In a few weeks I’ll be at Stratton Mountain in Vermont. It’s an annual trek that I’ve taken for more years than I wish to count. I know it started with so-called straight skis, in the traditional lengths (male slalom and giant slalom models were 200-210 cms — a 210 is about 7 feet) and, aside from the race models, there were a few combis and a handful of recreational models. This year, there will be more than 300 models from the top 10 or so ski companies. In two days, I will do well to get on 10 percent of them.

This annual routine was brought to mind when I reread an article on SKI Magazine’s annual ski tests. As usual in my first reading, I had skipped ahead to see how their ratings compared with mine. Naturally, I was interested in my favorite skis. They weren’t there! That should come as no surprise, as my favorite skis are all race skis. Does that mean I’m a racer? No. While I occasionally get in some gates and enjoy the challenge, most of my skiing is cruising down groomed runs. I like the solid feel of a slalom or giant-slalom ski carving turns down the fall line. Race skis are designed to be skied the way I like to ski. And they hold on ice.

But in recent seasons they are becoming increasingly harder to find.

The reasons are as many as there are models. But perhaps this test tells us one reason.

The piece started with a quiz of sorts to help you find “the ski you need.” There were 16 true or false questions. A score of 15-16 would make you a “high expert.” 8-14 expert and 0-7 an intermediate. I hope no skiers go by these results. The first question on this true or false quiz was, “You enjoy fresh corduroy”. Who doesn’t? The second question, “When you tackle legit blacks it’s not just survival skiing”. That certainly separates intermediates from advanced skiers. Notice I didn’t use the term expert. An ex is a has been and a spurt is a drip under pressure (Webster). Who wants to admit to being a has been drip under pressure?

The one that really got to me was “You drop at least one toe nail each season”. I know a lot of expert skiers, many of them professionals. They have such carefully fitted boots that such things would never occur. As I went through the quiz and the various categories I realized that the results would be unlikely to fit my choice of skis and I was right.

The category of ski that most suited my type of skiing according to the SKI ratings were the speed skis. That made sense as I already noted my preference for race skis, so I turned to the pages with the speed skis. Their recommendations were “wasp-waisted (70-80 mm). What? The narrowest ski listed was 72 mm at the waist. My slalom skis are 65 mm, my GS models are 68 and my combis (GS flex, SL sidecut) 67.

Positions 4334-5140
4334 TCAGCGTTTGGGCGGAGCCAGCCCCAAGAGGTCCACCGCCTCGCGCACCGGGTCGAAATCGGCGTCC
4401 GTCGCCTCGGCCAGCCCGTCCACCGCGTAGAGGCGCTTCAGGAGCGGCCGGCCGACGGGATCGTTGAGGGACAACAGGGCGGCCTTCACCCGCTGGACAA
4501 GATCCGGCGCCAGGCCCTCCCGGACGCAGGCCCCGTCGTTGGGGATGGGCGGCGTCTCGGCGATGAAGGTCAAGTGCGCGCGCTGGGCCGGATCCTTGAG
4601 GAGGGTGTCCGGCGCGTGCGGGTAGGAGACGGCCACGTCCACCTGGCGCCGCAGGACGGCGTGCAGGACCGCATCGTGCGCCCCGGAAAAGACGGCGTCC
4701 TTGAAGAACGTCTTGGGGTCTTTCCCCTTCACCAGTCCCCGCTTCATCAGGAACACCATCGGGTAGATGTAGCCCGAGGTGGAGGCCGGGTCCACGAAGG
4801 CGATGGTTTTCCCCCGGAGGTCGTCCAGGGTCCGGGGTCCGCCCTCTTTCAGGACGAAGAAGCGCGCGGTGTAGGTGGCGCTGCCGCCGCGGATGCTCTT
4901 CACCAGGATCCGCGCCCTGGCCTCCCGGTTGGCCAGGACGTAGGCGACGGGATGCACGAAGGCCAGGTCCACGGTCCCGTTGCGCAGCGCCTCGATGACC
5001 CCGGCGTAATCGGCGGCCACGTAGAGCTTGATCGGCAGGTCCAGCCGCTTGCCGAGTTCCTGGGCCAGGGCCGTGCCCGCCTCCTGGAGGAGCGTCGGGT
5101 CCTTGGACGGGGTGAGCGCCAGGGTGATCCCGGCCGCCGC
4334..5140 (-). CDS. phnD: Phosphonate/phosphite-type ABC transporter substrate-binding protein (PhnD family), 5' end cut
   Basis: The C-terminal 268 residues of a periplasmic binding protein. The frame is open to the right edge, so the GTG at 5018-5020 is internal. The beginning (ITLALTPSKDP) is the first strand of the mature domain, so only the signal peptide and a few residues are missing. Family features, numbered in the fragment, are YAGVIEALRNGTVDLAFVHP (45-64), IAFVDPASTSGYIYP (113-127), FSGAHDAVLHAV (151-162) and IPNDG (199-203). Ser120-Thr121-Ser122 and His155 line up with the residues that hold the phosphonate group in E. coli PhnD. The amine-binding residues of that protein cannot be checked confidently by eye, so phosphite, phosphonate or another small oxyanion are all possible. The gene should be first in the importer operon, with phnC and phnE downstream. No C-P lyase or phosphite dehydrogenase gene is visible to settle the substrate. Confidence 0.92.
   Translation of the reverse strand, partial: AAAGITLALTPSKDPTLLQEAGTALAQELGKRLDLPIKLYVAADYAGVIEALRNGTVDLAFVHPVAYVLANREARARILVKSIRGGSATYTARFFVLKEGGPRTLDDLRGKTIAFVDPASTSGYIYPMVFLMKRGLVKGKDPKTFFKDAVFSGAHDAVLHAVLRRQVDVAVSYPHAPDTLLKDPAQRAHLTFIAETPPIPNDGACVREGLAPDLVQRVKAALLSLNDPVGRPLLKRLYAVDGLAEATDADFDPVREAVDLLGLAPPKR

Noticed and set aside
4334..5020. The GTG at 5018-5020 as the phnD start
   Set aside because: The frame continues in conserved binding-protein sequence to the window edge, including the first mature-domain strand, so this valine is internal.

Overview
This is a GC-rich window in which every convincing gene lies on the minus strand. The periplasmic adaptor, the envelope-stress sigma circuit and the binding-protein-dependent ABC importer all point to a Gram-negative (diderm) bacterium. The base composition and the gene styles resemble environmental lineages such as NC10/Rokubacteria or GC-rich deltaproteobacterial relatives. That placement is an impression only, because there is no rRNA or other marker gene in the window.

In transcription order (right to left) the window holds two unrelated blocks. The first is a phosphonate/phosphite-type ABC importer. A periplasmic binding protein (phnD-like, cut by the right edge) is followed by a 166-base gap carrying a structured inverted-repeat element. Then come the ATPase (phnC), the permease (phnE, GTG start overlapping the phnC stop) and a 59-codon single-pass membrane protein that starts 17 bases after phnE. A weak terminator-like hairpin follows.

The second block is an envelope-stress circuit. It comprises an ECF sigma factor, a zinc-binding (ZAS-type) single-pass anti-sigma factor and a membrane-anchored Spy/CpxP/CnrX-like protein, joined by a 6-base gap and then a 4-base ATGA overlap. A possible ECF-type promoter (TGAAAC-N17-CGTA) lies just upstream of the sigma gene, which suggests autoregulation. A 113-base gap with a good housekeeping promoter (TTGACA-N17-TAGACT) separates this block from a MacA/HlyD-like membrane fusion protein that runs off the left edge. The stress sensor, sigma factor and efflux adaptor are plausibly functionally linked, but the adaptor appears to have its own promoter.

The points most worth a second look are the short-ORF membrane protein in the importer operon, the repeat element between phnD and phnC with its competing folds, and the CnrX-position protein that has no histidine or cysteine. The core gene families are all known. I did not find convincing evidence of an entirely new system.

Digging further into the categories and skis listed, I found that these were indeed the narrowest skis. The Freeride skis ranged from 84 mm to 97 mm, Cruisers 78-82 with the exception of the Dynastar Contact Cross TI, Intermediates, 74-82 and no surprise, Powder Wide 94-102. We might as well face it. Skis are getting wider. The difference between a GS at 68 mm and a recreational ski at 72-74 is not that great, but when they are 80 mm plus the difference is easily felt.

To adjust for the difference, Marker has the Wide Ride binding which allows the skier to pressure the edges of a wider ski. While I have skied with this binding, it has never been for several days to feel out different conditions and terrain. This will happen this month on a pair of 80 mm waisted skis. At the same time, I will be switching back and forth to my regular race models to get a good comparison.

There are a number of skis in the 70-80 mm waist sizes that do hold very well on hard pack and carve nicely on fresh corduroy. They are not as quick, edge to edge, as the race skis which is not surprising.

What does all this mean to you? If you’re ready for new skis, it’s more important than ever to demo. If you do most of your skiing on groomed runs, you don’t need wider skis. If you ski on ungroomed runs or in the trees, consider the wider models, but not more than 80 mm here in the East. Having skied the fat skis in deep powder, I wouldn’t go heli or cat skiing without them, but I do 90 percent of my skiing in the Northeast and I can ski any powder we get with GS skis.

My advice is to find a way to try some skis in more traditional widths and some wider models on the kind of snow you ski most of the time. If it’s groomed snow, pick that day. If you ski more in the trees or ungroomed runs, ski there. Find the ski that works best where you ski most of the time. And don’t be afraid of race skis. A number of companies have skis with race ski dimensions that are more forgiving than the more aggressive full race models. When I get to Stratton in a few weeks I’ll be looking for models made for skiing groomed runs that hold on the hard stuff, the kind of skis most of us need here in Maine.


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